Data Acquisition.

Halley station is physically isolated from the outside world for all but 2-3 months in the austral summer. During the summer period, the station can normally expect one or two visits from a BAS ship, and occasional visits by BAS aircraft. For the rest of the year, communications are maintained using the INMARSAT maritime satellite telecommunications system. The latter provides for facsimile, voice, telex, and data communications to and from the BAS headquarters in Cambridge. The data link gives a 9600 baud connection using DECnet/DDCMP between VAX/VMS clusters at Halley and Cambridge. This provides all levels of service, including remote interactive login. However, the service is charged per unit of connect time, and therefore its usage is cost limited. Because of this, the bulk of data collected at Halley is returned by ship to the UK once per year. Data summaries are routinely sent via the data link, as are subsets of the full data sets for periods of particular interest.

Communications to the AGO sites is currently limited to annual visits by BAS aircraft to retrieve the previous year's optical disks and to carry out station maintenance. A very low data rate link is planned (e.g. ARGOS) which will be used to monitor station performance. Since the AGOs are below the horizon for geostationary satellites, the retrieval of scientifically useful amounts of data during the rest of the year awaits the availability of a polar orbiter with an appropriate transponder.

Key parameters are generated, consolidated and compressed at Halley, and transmitted to Cambridge once per week. They are then validated on the BAS Remote Data Analysis Facility (RDAF) and encrypted into common data format before being routed via NSI/SPAN to the Central Data Handling Facility (CDHF). The SESAME RDAF is a VAXstation 3300 connected to the BAS Cluster by a TCP/IP link via the node (COMMS) controlling Antarctic communications. It is a node on NSI with the name `SESAME'.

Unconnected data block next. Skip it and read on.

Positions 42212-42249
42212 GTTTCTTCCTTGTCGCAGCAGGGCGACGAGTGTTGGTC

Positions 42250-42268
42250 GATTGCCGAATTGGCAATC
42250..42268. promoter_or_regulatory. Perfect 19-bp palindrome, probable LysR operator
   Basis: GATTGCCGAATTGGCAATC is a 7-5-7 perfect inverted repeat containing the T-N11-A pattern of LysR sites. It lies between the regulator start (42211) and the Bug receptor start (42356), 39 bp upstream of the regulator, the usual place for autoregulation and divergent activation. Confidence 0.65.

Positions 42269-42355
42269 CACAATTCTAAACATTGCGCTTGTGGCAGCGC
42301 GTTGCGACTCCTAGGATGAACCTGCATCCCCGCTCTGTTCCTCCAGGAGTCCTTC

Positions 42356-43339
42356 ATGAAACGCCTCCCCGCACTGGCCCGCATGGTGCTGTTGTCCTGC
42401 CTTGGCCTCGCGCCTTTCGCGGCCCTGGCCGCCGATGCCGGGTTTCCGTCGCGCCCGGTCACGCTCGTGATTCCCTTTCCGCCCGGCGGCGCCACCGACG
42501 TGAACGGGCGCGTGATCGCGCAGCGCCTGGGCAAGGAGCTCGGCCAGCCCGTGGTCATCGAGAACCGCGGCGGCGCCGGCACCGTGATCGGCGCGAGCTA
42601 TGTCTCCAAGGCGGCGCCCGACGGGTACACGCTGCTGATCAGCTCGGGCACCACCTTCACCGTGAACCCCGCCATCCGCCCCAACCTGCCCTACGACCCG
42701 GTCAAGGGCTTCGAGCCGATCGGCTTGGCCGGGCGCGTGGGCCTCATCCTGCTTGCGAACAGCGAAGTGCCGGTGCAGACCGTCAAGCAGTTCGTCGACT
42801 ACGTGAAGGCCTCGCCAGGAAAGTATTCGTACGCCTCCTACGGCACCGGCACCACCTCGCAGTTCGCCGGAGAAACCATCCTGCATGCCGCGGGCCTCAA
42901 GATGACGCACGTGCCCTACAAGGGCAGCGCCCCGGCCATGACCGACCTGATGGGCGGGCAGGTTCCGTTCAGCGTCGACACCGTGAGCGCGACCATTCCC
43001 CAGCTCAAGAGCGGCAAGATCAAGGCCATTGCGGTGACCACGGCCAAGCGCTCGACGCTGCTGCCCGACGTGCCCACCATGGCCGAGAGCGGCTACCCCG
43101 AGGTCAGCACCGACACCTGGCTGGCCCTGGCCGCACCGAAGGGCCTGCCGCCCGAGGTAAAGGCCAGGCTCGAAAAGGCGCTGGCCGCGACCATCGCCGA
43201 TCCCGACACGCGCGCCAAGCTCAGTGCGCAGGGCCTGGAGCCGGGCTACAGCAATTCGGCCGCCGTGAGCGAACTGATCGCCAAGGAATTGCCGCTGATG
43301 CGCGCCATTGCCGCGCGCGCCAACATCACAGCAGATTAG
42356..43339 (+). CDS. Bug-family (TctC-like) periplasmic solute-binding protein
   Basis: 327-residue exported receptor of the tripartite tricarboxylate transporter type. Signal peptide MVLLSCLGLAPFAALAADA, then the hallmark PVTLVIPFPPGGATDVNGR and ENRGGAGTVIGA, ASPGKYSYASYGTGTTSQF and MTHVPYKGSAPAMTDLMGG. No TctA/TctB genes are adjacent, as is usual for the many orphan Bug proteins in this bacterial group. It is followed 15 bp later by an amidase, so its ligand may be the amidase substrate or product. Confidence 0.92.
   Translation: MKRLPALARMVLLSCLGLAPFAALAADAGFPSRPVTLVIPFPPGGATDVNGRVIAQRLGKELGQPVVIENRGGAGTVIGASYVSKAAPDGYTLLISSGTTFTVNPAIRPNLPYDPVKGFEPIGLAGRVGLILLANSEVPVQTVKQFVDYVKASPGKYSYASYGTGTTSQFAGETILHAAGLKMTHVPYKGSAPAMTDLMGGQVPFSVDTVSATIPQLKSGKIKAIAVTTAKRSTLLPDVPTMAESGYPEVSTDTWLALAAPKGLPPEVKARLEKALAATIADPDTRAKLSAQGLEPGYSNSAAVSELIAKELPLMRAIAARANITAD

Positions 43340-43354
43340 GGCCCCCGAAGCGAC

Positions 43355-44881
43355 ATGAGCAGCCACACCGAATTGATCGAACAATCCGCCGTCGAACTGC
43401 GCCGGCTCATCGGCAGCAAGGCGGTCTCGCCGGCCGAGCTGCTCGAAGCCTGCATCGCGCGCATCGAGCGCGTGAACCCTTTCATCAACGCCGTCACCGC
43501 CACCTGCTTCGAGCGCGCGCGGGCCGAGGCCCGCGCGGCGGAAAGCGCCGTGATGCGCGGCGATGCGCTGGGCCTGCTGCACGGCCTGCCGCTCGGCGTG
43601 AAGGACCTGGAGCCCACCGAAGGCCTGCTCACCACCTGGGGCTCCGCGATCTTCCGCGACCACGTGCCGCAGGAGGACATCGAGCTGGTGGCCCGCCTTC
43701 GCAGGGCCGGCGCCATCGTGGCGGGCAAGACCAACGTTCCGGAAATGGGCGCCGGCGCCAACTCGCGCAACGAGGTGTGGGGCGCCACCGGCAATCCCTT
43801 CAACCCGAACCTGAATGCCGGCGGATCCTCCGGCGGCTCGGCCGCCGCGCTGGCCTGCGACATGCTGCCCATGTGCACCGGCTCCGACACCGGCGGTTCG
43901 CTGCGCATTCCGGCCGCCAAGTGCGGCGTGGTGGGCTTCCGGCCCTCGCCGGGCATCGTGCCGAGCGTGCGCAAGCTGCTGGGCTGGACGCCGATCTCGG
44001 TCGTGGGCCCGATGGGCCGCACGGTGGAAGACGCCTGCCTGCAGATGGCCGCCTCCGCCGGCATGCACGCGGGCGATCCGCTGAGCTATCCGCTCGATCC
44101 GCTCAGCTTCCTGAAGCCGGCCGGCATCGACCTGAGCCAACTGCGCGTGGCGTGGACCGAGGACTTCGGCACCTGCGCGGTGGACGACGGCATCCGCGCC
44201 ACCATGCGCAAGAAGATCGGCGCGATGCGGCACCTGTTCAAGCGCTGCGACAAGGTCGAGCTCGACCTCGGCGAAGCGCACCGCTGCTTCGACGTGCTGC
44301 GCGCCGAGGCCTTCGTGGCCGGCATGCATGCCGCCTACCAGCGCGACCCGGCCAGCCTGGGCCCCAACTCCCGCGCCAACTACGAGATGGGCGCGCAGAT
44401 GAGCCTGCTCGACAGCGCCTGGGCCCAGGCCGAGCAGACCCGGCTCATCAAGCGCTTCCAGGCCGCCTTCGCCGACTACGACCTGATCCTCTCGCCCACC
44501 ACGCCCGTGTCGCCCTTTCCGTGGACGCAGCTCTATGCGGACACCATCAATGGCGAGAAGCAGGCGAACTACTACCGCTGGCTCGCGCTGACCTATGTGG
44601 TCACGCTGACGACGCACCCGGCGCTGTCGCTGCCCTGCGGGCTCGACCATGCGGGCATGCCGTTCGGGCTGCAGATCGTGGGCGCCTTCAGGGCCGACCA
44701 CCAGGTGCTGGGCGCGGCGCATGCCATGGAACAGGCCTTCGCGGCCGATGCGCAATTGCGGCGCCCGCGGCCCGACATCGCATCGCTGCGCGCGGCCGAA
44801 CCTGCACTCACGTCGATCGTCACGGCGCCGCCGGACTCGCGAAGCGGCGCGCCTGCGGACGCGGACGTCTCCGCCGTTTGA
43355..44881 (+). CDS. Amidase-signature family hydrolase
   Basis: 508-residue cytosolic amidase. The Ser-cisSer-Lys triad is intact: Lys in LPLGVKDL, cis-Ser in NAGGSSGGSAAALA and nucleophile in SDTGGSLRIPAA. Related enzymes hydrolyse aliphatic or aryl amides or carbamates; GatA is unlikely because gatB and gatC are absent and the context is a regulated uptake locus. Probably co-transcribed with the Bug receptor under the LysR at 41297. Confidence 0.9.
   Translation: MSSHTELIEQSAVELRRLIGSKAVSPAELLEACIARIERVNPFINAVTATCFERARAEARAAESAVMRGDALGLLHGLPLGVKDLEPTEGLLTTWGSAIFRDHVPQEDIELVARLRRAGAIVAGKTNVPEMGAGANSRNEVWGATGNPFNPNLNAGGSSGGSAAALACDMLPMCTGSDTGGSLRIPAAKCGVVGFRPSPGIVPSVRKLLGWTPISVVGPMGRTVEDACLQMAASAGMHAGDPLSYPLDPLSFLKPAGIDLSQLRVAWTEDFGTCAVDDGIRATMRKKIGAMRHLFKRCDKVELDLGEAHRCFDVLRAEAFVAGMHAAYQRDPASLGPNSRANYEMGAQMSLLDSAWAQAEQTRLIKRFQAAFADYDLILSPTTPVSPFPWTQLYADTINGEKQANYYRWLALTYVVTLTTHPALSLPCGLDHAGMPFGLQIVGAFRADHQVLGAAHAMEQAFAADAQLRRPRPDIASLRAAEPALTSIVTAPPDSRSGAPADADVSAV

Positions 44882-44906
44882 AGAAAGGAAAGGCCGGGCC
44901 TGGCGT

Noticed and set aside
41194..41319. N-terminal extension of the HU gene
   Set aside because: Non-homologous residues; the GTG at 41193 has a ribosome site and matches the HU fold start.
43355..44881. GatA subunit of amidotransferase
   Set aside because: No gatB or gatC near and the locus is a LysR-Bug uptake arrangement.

The Upper Atmospheric Sciences Division of BAS has established an optical disk-based databank and data analysis system called the Geospace Data System (GDS). This already holds AIS, riometer, FPI and magnetometer data from Halley together with key parameter data, and riometer and magnetometer data from AGO A77. It is expected to be extended to accommodate ELF/VLF data and data-sets from the other AGO sites as they come into operation. The HF radar data are dealt with separately, using both optical disk storage and Exabyte tape, to maintain compatibility between the Arctic and Antarctic radars.

For periods which the mission identifies for special study (event data), BAS data will be available on request if they are already held in the GDS or HF radar databanks at Cambridge. For special periods where the data are still in Antarctica, the data link will be used to retrieve data, but this will be subject to cash limits established each year.

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